'Have you got time for a cup of coffee?'

    Film The Oscar nominations tell their own story, but I was wondering if anyone has an answer for the following question. How come Before Sunset's nomination is as an Adapted Screenplay. What was it based on, other than the original film? Does that mean all sequels are adaptations?

    An adaptation completely in Bahasa Malaysia

    "Hamlet in Bahasa Malaysia is much more interesting than the original thing. It didn't sound like the bad dubbing that we usually get in (non-English) foreign-language TV series like Maria Mercedes and such. In fact, the language made Hamlet more accessible and closer to home. Sure, Yap does speak with a Western accent, but some Malaysians do speak Bahasa Malaysia like that. "It's not as hard as I thought it would be. I was Malay-educated," said Yap. "I just have to do it over and over again."

    'Put this dress on woman!'

    Film Tonight's film course film was The Legend of the Suram Fortress and during its 87 minute running time it managed to quickly jump into my top five most difficult films of all time. That's difficult to watch; films so different to everything else that you're seeing something totally alien. A brief synopsis would be: a group of Georgians are trying to build a fortress to defend themselves from invaders, but every time they are about to put on the finishing touchs, for no readily apparent reasons it collapses. So they go and see a fortune teller who advises them that if they want to get the fortress to stay standing, they need to find a youth, a tall blonde blue eyed boy to be buried into one of the walls during the construction and his presence will ensure that the construction job will be completed smoothly. And sure enough in those closing moments there he is gladly being smeared in cement and eggs, giggling as he's buried alive, with only his mother to grieve.

    It actually a fairly simple story. But the director, Sergo Paradjanov, working in Soviet Georgia in 1984, not too long after leaving a fifteen year jail term, doesn't follow any of the film making rules we are used to. There are very few close ups. Very often the action we need to be following is hidden in the bottom left hand corner of a landscape shot, extra-ordinarily easy to miss. There are very few close ups and at times its hard to tell whose doing what to whom and why. Every now and then the film goes off on digressions which have no relevance to the main plot and generally serve to confuse the viewer. The music is utterly mad, with found sounds, onscreen instruments and church organ dropped in seemingly at random. At times when nothing seems to be happening, someone will break into a jig, almost playing time until the next scene comes along. But infuriatingly there is an obvious cinematic voice behind it all so you're compelled to try and understand the message whatever it is. One of those times when your eyes are glued to the screen simply because you can't believe what you're seeing.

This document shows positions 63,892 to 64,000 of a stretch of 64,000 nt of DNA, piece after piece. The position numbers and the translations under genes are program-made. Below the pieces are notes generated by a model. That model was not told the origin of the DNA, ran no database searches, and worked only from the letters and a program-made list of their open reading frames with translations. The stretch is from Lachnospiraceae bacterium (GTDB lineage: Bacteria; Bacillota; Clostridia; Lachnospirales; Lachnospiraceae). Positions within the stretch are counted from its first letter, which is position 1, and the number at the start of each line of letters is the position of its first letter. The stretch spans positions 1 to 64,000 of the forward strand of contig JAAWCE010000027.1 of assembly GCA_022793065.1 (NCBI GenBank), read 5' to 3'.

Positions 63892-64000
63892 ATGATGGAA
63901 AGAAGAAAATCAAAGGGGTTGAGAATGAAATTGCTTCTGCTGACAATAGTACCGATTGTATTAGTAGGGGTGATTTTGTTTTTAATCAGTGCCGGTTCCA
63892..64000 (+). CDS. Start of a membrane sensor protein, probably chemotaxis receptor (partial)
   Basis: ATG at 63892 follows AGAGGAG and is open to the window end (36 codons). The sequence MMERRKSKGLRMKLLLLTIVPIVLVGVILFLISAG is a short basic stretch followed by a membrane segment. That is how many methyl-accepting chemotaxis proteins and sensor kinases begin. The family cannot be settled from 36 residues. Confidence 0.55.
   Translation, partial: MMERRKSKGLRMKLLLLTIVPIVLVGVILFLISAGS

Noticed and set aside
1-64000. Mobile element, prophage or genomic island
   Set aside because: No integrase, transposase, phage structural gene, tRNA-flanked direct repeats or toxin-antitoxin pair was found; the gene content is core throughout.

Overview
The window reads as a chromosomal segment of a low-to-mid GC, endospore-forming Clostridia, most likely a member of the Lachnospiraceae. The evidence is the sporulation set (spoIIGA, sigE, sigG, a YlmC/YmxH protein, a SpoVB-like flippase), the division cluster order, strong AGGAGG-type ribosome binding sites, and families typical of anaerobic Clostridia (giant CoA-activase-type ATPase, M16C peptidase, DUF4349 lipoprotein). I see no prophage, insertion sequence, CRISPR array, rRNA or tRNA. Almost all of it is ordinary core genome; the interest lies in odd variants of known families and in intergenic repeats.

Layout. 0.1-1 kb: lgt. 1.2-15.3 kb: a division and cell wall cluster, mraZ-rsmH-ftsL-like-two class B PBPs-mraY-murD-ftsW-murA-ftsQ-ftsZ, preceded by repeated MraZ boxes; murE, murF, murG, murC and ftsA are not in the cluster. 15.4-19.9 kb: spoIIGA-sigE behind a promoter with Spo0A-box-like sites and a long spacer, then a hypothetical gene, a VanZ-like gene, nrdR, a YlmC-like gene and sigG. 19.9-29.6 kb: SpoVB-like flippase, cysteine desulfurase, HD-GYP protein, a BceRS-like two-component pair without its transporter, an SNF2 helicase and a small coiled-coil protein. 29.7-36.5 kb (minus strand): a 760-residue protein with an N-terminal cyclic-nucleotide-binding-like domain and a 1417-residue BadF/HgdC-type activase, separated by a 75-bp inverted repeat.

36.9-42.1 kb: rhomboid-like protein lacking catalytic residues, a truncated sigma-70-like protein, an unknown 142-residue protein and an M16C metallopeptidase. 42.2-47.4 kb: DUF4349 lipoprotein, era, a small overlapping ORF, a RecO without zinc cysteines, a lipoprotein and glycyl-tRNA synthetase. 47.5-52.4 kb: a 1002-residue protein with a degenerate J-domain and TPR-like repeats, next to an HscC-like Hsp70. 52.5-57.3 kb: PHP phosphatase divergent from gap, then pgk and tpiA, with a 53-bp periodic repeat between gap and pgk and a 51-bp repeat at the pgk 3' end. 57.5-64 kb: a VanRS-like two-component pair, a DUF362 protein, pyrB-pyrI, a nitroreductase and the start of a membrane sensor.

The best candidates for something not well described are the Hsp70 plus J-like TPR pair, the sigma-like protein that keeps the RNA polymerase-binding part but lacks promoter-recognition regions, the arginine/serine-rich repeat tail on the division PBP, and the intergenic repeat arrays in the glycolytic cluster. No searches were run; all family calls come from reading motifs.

'It worked!'

    Life Look at this. It's 5:43pm and I'm blogging at home. For once (fingers crossed) something connected with the computer and BT has actually gone right!

    Altonaer-Theate production reviewed by Lars Oppermann

    Interesting approach to the soliloquies: "A more questinable choice was to have parts of Hamlet's monolouges replayed from a recording as to present them as a sort of 'inner dialouge'. Combined with the fact that the ghost of the dead King does not appear on stage but is rather spoken by Hamlet too, things might become a bit confusing. While the original play Marcellus and Horatio are wittness to the 'Imagination', it's all in Hamlet's head now. This fits quite well with the audience not bening in the clear about Hamlet's mental state at all times though it gives too much wight to the possibility of him being truely insane rather then pretending it."

    As expected